NHS patients are a step closer to having high energy proton beam therapy in the UK, after the official signing of contracts for the equipment supplier and building contractors for the two NHS proton beam therapy centres in Manchester and London.
The centres at The Christie NHS Foundation Trust in Manchester and UCLH (University College London Hospitals NHS Foundation Trust) are expected to open from 2018.
The building contractor for The Christie is Interserve Construction Ltd, part of Interserve Plc, the international support services and construction group. The UCLH centre will be built by Bouygues UK, which has a strong track record in delivering complex hospital projects across the capital. The equipment supplier for both centres is Varian Medical Systems.
Proton beam therapy is a particularly important form of cancer treatment as it targets complex and harder to reach tumours more precisely with less damage to surrounding tissues, which can lead to improving the quality of life for patients following treatment.
The Government is investing £250m into building and equipping the two NHS centres and construction is currently beginning.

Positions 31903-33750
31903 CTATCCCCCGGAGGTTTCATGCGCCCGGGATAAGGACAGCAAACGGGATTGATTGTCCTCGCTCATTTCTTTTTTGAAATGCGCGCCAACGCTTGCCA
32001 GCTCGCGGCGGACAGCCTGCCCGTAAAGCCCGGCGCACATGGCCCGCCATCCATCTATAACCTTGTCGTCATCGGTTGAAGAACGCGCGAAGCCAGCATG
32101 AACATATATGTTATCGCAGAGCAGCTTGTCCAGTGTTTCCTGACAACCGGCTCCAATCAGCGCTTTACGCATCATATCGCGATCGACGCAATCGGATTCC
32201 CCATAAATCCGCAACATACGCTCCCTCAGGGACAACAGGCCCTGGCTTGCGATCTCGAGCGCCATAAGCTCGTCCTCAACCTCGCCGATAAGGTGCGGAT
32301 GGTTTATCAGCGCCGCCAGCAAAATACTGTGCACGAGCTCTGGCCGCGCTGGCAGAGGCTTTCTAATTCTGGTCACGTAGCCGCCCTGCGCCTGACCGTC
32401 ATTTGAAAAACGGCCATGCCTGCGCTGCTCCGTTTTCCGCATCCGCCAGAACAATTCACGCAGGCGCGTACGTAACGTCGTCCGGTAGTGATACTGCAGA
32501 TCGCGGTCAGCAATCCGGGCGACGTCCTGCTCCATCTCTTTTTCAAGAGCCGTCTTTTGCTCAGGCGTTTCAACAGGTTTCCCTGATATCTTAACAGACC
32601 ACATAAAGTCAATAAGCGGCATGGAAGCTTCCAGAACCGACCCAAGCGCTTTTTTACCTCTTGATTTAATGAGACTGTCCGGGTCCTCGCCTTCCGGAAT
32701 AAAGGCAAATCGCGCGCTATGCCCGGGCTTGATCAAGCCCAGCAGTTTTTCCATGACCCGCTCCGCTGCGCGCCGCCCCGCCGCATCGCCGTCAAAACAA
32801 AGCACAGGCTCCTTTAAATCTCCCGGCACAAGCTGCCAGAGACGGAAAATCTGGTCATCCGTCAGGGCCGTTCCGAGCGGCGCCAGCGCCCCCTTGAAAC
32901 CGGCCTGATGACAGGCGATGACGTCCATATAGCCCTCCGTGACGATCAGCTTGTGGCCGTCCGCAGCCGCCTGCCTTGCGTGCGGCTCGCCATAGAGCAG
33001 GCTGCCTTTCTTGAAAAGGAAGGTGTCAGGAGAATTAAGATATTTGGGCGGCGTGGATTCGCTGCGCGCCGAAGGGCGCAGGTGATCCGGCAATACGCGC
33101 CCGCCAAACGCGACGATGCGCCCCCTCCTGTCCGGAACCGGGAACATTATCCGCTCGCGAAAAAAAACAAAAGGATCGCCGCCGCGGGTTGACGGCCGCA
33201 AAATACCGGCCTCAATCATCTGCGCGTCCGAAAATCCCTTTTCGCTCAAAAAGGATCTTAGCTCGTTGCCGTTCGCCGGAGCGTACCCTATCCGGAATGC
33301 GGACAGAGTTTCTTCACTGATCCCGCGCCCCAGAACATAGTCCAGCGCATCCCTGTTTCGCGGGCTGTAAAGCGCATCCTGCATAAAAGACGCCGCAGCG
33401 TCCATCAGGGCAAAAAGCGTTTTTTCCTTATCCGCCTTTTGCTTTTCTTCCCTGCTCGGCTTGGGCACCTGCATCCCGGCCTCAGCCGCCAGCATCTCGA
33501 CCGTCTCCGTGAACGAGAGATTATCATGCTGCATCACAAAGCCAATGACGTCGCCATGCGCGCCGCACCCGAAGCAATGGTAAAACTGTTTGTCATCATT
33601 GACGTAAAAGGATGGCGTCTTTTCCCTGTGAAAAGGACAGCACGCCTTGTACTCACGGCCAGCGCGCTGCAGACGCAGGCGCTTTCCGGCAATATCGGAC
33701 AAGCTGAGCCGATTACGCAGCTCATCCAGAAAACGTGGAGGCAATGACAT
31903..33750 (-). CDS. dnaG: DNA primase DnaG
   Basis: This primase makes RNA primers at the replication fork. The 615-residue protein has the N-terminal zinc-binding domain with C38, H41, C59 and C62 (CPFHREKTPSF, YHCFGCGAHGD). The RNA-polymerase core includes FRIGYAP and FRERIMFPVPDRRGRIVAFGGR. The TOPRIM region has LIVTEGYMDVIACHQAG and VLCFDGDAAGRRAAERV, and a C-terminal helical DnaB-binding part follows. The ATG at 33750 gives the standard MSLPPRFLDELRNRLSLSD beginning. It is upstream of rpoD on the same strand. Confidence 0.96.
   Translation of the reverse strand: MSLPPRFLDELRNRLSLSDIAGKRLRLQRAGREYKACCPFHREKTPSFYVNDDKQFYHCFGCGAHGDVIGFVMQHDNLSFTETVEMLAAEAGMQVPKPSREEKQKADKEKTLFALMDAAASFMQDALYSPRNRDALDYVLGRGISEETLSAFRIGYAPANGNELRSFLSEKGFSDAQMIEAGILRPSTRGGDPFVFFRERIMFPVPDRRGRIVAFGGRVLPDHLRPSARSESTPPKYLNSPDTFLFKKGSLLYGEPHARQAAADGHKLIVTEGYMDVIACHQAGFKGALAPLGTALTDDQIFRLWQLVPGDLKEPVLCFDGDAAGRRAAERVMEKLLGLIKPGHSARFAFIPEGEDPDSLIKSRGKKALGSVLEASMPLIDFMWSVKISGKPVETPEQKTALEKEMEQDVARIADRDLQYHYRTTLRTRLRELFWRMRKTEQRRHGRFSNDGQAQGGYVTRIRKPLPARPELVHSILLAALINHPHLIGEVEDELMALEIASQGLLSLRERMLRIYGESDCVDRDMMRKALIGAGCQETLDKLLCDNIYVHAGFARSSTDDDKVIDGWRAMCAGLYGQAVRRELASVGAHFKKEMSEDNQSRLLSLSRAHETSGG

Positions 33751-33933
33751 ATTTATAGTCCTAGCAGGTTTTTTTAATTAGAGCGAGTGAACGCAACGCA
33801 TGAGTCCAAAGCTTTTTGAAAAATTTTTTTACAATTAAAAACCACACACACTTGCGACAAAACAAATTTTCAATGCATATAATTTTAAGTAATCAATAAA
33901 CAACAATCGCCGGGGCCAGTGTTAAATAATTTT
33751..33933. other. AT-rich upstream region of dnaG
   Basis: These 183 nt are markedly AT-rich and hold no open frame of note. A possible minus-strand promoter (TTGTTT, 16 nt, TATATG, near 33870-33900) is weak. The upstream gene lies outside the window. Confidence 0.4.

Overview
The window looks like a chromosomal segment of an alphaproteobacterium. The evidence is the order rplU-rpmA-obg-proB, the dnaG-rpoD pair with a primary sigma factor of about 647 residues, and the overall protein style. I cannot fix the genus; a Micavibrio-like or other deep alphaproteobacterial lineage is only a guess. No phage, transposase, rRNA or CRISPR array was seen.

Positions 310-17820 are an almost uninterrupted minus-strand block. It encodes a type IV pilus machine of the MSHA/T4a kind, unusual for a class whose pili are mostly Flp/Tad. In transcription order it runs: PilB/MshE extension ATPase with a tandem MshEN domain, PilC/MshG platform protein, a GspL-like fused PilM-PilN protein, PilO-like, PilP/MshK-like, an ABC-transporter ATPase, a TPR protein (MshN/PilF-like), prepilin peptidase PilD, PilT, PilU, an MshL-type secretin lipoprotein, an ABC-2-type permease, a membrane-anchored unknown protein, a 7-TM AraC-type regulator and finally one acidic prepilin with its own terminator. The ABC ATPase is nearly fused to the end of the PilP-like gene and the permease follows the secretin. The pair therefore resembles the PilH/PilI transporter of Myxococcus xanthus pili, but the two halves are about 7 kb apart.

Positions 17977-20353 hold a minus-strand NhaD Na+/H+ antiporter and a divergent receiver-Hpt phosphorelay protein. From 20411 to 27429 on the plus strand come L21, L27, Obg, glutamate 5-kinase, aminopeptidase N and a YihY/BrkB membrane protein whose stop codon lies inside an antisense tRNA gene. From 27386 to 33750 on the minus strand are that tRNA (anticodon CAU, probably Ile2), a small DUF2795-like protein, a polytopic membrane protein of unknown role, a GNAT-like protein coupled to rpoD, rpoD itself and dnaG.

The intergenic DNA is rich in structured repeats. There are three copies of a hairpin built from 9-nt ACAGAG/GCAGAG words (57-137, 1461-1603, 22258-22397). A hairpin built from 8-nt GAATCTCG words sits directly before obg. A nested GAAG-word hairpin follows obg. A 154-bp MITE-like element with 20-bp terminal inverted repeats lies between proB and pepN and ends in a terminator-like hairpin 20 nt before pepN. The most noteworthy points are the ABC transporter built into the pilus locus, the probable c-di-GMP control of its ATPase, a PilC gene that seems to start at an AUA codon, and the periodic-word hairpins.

As part of the NHS Proton Overseas Programme, Lucy Thomas, from Ramsbottom in Lancashire, was just six years old when she spent almost 11 weeks in Oklahoma receiving proton beam therapy for a rare type of muscle cancer called rhabdomyosarcoma.
Lucy's dad Stuart says: "Although we received excellent care and treatment abroad, it would have been easier if it had been available in the UK. We felt cut off from our extended family and close friends just when we needed them the most."
Chief Executive of The Christie, Roger Spencer, said: "To be able to offer the world's most advanced form of radiotherapy through the NHS in the UK is a real step change for patients ensuring they benefit from local access to this advanced form of treatment, with potentially better outcomes and less chance of
long term side effects.
Chief Executive of UCLH, Sir Robert Naylor, said: "I am delighted that construction work can now begin in earnest for these NHS clinical facilities. They will make a significant difference to the lives of hundreds of NHS patients every year and help us to advance our research into precision cancer medicine."
While The Christie and UCLH centres are being built, all clinically appropriate NHS patients will continue to be funded to go overseas for treatment with NHS England's established partner centres.